A procedural game might be measured in how different it can be every time. You can’t escape your core loop, so having one you can add lots of fiddly little bits to without breaking it helps you fulfill that goal. You might think I’m about to say OW is great and I can add stuff to it for days, true I can. The fun part for me is in not breaking my own rules like low integers and real-world mechanics mapping.
Anyway, I’ve added two things. The first was a vignette system for inns. Now when you walk into an inn, there’s a 50/50 chance of an animal being in there. Something not uncommon in the human world, like a cat or a dog. And the inn is only like, a dozen walkable tiles mind you. The fun part is that the new animal is integrated with everything: Other things in the inn, scripted messages from the innkeeper, even its behavioral rules for interacting with you. It’s also balanced mechanically with gameplay. So the frog gets your bed all slimy and the innkeeper lowers the price, the dog can scare the horses out of the stable so you can quietly murder them for items, stuff like that. Even if you were circumstantially ambivalent, walking into the inn to see what’s up might now be worth your while. I also tweaked shop item regen rates, and libraries will now slowly regenerate low level scrolls when empty. Go wizards!
The second is a “post quest” system. Background: After you’ve finished the quests, you’re meant to hasten to the gatekeeper. If you don’t, all the creatures of the world will start to move towards you. Slowly at first, then more quickly. It feels a bit weird, the creatures movements don’t jive with their moves through the rest of the game (eg. you’ll unexpectedly be unable to run away). It’s also very vulnerable to creatures getting snagged navigationally, depending on what kind of map the player draws.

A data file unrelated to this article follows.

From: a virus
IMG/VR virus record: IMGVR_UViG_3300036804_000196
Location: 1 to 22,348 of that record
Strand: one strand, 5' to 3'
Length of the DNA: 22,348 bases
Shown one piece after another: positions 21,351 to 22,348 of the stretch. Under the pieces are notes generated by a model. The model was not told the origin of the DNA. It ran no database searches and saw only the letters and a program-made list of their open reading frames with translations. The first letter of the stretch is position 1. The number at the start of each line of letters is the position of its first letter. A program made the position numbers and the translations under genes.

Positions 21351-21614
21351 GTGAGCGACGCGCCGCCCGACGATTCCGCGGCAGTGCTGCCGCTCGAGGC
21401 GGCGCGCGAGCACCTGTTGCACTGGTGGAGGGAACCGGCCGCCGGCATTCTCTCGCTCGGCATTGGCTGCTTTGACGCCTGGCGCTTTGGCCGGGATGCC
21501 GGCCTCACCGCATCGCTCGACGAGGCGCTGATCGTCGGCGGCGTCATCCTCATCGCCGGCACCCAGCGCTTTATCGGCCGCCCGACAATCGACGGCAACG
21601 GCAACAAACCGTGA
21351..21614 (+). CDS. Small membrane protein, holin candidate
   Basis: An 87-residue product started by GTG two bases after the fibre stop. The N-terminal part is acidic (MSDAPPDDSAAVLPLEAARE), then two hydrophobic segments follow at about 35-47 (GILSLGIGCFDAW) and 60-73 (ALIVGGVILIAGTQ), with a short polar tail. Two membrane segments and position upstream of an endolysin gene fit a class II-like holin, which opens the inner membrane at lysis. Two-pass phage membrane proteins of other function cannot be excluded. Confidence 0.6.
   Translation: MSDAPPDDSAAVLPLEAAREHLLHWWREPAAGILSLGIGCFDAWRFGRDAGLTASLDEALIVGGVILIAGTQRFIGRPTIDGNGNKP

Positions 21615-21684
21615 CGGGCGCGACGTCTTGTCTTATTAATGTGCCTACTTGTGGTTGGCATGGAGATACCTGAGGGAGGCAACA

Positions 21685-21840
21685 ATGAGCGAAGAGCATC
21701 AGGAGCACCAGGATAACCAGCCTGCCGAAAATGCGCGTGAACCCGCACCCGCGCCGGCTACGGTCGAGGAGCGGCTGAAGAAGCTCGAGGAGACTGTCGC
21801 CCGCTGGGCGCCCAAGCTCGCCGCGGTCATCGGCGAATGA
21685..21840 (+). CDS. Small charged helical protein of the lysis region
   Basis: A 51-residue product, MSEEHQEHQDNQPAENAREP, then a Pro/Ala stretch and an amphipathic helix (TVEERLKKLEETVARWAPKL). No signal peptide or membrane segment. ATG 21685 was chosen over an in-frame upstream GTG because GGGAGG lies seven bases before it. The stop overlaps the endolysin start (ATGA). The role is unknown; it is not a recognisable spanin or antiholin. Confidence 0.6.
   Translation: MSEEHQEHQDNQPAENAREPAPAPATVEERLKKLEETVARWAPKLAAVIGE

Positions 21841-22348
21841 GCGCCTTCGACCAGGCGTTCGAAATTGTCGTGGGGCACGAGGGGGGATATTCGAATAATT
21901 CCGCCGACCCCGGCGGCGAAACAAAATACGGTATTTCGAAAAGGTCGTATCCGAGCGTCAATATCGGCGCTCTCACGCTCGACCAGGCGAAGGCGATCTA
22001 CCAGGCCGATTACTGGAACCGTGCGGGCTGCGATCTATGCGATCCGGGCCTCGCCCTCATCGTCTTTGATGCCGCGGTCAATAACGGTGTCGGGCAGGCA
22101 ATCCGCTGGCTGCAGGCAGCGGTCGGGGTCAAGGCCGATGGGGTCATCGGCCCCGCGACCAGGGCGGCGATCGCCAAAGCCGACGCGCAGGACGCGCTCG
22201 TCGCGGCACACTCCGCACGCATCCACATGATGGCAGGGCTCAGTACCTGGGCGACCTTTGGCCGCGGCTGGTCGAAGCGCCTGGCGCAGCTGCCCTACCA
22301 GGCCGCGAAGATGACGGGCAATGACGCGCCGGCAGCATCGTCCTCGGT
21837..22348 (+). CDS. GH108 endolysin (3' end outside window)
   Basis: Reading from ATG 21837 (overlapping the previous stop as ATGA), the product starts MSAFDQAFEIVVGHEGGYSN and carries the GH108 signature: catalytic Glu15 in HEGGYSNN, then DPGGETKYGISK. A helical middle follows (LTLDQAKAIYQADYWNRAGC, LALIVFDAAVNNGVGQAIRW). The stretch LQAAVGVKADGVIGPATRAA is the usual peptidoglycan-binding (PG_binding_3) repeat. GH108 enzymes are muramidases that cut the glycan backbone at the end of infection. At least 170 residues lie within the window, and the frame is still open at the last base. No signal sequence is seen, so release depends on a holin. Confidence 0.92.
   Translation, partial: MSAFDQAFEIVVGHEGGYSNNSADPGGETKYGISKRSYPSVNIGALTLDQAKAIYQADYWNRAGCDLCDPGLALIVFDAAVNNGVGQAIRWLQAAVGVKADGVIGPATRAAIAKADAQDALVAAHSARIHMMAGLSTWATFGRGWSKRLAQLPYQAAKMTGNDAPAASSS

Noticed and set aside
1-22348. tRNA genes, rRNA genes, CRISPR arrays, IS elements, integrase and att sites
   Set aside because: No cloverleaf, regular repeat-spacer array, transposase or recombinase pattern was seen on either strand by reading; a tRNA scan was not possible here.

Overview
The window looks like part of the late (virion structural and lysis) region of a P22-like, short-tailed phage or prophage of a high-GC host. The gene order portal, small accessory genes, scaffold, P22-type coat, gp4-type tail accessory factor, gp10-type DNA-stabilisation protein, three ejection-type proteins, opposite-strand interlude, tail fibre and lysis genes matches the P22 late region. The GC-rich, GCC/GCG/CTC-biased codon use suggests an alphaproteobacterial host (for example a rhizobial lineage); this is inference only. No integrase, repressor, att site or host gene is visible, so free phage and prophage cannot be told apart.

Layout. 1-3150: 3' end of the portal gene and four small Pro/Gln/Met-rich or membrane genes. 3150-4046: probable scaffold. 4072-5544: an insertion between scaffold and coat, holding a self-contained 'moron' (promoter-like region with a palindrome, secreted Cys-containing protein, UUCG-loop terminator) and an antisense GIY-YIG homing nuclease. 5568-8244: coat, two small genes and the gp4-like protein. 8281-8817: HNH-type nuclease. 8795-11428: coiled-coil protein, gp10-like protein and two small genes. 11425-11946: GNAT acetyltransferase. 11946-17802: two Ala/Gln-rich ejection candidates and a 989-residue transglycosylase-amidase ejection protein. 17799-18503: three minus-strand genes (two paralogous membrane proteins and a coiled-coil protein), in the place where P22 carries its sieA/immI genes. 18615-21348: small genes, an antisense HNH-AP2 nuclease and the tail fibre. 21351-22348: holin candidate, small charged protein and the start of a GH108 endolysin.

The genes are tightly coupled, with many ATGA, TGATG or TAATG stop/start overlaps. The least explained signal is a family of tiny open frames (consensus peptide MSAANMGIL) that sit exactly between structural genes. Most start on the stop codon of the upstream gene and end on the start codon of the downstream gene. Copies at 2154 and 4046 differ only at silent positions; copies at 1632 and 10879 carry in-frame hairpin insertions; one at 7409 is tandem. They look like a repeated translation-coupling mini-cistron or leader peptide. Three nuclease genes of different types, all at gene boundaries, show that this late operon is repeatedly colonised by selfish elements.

That gravitation is now switched off. Instead, every several turns, an event will generate a group of creatures in the world. The creatures are aware of you, not forgetful, and have tracking. They usually spawn 3-10 tiles away. A cutscene heralds them, à la:
- You hear wolves howling in the distance…
- The archmage vows to end your quest!
- King Caveman says it’s clobbering time again.
So you know what’s coming, and you have a few ticks to prepare for it. It might not be tuned just right yet, but hopefully users will still be able to escape and finish the game for the most part. Play times are still coming in under 10 minutes, which is great. (Oh, I also fixed the clock, so it won’t track time your browser is out of focus.)
Unrelated, I found the interaction of a scroll of earth with a scythe pretty hilarious. Enjoy!